Bill Carter, Washington

Digging bulbs? How many dig and transplant every year?

May 8, 2013
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Category: Growing Daffodils

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I’ve been growing Daffodils for years but generally dig and replant when they get too crowded.  ~10 years.  It’s a lot of work.

I’m finding more people who show, and others who grow commercially dig and replant quite often.  Every season or two.

 

1) What are the advantages of digging and separating on an annual basis?

2) How many dig every year?  And why?

 

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6 Responses to Digging bulbs? How many dig and transplant every year?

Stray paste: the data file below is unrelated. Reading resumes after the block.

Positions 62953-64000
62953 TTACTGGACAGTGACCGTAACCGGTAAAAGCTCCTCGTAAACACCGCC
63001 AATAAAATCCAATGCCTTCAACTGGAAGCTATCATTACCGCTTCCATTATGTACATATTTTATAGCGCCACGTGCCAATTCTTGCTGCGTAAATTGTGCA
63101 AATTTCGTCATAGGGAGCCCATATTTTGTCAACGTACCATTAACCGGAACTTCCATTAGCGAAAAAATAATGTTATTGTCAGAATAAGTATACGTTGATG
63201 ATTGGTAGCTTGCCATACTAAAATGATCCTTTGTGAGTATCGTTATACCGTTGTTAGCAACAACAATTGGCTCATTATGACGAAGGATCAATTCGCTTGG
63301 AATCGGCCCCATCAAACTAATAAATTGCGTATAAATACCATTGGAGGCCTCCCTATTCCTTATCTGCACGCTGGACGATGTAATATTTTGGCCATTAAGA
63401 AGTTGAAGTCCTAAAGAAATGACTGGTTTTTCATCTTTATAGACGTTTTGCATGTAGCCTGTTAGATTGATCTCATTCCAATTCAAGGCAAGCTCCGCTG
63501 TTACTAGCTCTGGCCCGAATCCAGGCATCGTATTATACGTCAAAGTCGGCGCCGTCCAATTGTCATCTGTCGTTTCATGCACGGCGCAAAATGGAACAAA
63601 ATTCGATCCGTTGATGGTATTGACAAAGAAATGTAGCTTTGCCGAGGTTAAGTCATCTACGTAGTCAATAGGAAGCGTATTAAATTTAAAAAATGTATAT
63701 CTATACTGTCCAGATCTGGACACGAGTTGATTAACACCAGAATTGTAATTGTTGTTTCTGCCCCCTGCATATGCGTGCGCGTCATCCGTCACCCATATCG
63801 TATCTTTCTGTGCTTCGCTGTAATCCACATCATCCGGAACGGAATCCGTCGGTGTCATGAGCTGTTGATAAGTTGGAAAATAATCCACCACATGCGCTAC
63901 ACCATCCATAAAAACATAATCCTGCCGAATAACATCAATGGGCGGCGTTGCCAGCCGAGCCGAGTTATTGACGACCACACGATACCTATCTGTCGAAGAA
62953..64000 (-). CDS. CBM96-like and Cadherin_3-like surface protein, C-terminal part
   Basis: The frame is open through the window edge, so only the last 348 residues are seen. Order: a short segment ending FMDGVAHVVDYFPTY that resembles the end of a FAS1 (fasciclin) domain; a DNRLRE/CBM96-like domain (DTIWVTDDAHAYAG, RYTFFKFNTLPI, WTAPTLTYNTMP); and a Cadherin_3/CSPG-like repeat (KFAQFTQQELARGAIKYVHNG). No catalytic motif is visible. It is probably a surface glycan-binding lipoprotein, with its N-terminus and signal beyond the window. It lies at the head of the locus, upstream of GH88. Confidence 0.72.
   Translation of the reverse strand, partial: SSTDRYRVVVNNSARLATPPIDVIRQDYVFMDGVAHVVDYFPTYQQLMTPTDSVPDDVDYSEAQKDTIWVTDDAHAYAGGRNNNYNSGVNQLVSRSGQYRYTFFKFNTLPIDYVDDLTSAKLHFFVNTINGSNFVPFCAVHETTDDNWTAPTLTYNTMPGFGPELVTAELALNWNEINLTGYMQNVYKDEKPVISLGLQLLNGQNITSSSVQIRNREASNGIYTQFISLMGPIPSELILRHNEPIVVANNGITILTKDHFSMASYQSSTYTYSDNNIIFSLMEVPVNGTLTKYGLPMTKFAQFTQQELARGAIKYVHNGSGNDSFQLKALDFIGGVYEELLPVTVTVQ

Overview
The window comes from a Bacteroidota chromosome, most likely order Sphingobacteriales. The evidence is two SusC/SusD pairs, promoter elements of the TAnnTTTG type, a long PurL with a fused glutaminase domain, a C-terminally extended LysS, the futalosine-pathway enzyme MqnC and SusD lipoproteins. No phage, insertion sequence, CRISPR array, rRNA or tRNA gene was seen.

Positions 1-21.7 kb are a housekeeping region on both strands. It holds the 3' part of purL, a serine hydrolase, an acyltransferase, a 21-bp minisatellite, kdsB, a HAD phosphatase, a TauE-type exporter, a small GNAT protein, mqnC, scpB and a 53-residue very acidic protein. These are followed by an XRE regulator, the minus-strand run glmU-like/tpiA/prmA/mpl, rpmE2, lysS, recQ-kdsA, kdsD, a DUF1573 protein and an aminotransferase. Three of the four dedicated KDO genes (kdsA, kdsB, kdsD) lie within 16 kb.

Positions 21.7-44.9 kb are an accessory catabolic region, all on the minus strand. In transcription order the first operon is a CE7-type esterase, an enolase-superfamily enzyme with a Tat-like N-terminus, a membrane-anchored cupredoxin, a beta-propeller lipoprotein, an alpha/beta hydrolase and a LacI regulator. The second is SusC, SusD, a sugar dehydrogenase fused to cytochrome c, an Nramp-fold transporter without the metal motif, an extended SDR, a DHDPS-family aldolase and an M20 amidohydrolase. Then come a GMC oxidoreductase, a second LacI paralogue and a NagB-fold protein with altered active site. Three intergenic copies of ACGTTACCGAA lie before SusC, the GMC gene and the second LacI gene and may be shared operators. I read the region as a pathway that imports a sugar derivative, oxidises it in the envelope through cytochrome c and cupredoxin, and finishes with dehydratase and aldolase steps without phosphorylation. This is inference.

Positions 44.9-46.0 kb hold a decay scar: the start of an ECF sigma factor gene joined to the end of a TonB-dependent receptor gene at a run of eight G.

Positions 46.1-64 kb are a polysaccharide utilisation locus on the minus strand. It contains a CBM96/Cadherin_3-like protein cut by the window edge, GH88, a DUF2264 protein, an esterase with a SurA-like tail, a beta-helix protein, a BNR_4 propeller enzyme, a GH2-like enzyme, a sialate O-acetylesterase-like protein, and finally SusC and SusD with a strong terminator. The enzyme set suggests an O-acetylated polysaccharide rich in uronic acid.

1. Clay Higgins, New Jersey
    Clay Higgins, New Jersey
    May 9, 2013 at 4:35 am

    Bill,

    I’m just one person, but as an exhibitor I like to dig and replant on a two year rotation.  1/2 each year.  My reason is the I don’t have the energy to do all of it each year.

    I’ve seen arguments on daffnet over the years that some people say they dig and replant every 3 or 4 years.  I find the production of blooms and the quality of the blooms fall off drastically after two years.  My best blooms are the first year after replanting and the second year they are still productive.  However, I plant back mature, fully grown bulbs. Again, one person’s opinion.

    Clay

  2. Jason Delaney, Missouri
    Jason Delaney, Missouri
    May 9, 2013 at 6:19 am

    Bill,

    I lift my stocks every 3-5 years, depending on the seasons and rate of re-establishment following replanting.  For me, this is done for two reasons.